Blogger - Janet Moorse, Communications Volunteer

We were on holiday in Suffolk last week and I took the family to Minsmere. Obviously the sunshine helped, but what an adventure for my nine and 11 year olds? Pheasants in the car park, sand martins beside the tea rooms, we didn’t need binoculars. The birds threw themselves at us as we headed for the beach.

After a flock of tripods and excited pointing fingers, we had seen our first nightingale. He even sang for us! Walking through raised walkways beside the reedbeds, catching glimpses of a finch sized bird, a family passing in the opposite direction said: “We’ve been told it’s a willow warbler.”

Onward to the East hide, my nine-year old stood next to a grey-haired granddad with a big tripod and telescope and boldly starts up a conversation instantly. In minutes he’s pointing out barnacle geese, pintails, shovelers, pochards with great excitement. Is it a passing ruff? No it’s a redshank. It’s a skip and a jump through the dunes to the next viewing point; boys don’t walk anywhere! There’s two avocets swimming around each other, stretching their necks and generally showing off. Beside them is an oystercatcher protesting about how noisy all the gulls are.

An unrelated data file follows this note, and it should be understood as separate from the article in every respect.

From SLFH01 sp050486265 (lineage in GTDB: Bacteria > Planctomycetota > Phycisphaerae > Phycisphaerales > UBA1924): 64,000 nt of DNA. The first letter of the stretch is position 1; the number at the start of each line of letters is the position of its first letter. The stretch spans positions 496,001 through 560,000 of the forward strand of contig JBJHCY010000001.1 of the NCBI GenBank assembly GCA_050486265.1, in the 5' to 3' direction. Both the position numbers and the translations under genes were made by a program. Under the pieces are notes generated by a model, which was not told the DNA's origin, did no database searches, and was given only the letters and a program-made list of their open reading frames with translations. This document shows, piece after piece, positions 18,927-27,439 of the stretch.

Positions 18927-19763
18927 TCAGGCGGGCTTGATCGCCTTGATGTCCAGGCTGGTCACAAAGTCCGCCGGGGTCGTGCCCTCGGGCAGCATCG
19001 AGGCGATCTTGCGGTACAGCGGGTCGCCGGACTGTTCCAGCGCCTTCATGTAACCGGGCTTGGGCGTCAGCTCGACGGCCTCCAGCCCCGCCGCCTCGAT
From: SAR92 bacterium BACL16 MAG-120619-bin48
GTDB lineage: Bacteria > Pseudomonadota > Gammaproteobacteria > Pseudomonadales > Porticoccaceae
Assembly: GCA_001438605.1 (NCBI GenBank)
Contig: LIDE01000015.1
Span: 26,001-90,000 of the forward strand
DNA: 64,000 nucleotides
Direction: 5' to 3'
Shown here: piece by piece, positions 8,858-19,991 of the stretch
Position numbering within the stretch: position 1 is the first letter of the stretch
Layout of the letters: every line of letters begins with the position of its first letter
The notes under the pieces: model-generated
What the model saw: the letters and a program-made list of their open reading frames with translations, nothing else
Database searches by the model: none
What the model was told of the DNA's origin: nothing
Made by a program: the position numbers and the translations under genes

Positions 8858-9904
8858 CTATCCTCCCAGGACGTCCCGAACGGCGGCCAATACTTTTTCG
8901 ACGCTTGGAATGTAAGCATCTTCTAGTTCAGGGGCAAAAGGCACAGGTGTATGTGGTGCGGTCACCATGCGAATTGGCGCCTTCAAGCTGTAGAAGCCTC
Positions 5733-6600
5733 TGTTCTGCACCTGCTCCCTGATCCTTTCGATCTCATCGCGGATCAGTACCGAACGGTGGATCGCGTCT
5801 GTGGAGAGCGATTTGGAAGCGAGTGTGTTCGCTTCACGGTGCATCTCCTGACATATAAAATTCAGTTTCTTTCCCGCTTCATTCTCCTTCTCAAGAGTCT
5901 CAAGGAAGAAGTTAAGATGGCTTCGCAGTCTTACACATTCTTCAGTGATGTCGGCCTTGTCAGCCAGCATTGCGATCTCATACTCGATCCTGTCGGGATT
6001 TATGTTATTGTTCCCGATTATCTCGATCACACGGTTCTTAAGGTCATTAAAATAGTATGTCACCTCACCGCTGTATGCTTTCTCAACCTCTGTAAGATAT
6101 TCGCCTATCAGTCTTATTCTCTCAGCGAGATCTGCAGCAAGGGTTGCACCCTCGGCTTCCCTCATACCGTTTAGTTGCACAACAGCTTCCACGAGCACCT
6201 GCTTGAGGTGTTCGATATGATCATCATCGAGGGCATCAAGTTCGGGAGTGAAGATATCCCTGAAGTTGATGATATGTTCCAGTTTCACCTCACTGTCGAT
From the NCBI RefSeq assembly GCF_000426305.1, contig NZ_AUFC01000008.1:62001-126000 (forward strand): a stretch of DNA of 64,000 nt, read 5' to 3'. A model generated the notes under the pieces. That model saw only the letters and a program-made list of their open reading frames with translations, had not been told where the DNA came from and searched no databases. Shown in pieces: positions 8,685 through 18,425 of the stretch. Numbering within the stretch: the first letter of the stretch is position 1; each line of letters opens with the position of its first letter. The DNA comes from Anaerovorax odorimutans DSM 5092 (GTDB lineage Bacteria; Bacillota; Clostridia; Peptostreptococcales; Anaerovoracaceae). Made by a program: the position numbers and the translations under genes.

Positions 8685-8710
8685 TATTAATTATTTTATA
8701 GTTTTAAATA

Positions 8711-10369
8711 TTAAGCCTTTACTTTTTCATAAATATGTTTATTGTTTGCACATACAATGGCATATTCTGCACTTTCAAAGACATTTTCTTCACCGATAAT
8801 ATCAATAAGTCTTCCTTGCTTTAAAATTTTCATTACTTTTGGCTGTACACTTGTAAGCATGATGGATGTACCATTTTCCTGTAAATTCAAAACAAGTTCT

Back on the dunes and we see our first yellow brimstone butterfly of the season. We stop by the sluice, where engineer Dad explains the process and there on a visitor signpost is a swallow; long tail twitching, he practises his display above our heads and then off he goes along the coast.

As we walk towards the South hide, my nine year old sees a common lizard on a stretch of fencing beside the hide, he shares his find with a passing man, who points it out to his family and suddenly there’s 10 people enjoying a sunbathing lizard. Amidst all of this, a crazy lapwing is attempting to join the red arrows display team as he throws himself noisily across the sky with wild enthusiasm. 

Heading towards the woods and we can hear a bittern booming, a great noise, so distinctive, soon all 4 of us are soon practising our bittern calls. The leaves are still in bud, so we can see into the canopy where there’s lots of nest building and activity going on. More finger pointing and we’ve seen a spotted woodpecker, lesser or greater, not sure, but pretty great for us. He head butts the tree and gives us the familiar sound we’ve heard from our garden.

I’ve sat here writing with a bird book open beside me and already I know I’ve forgotten some of the birds we saw last week. But I’ll remember the enthusiasm and the sharing of knowledge by strangers we met on a sunny day in Suffolk and I’ll remember all my family saying: “We must do this again”. We’ll be camping near Cromer in the summer hols, maybe RSPB Titchwell Marsh next!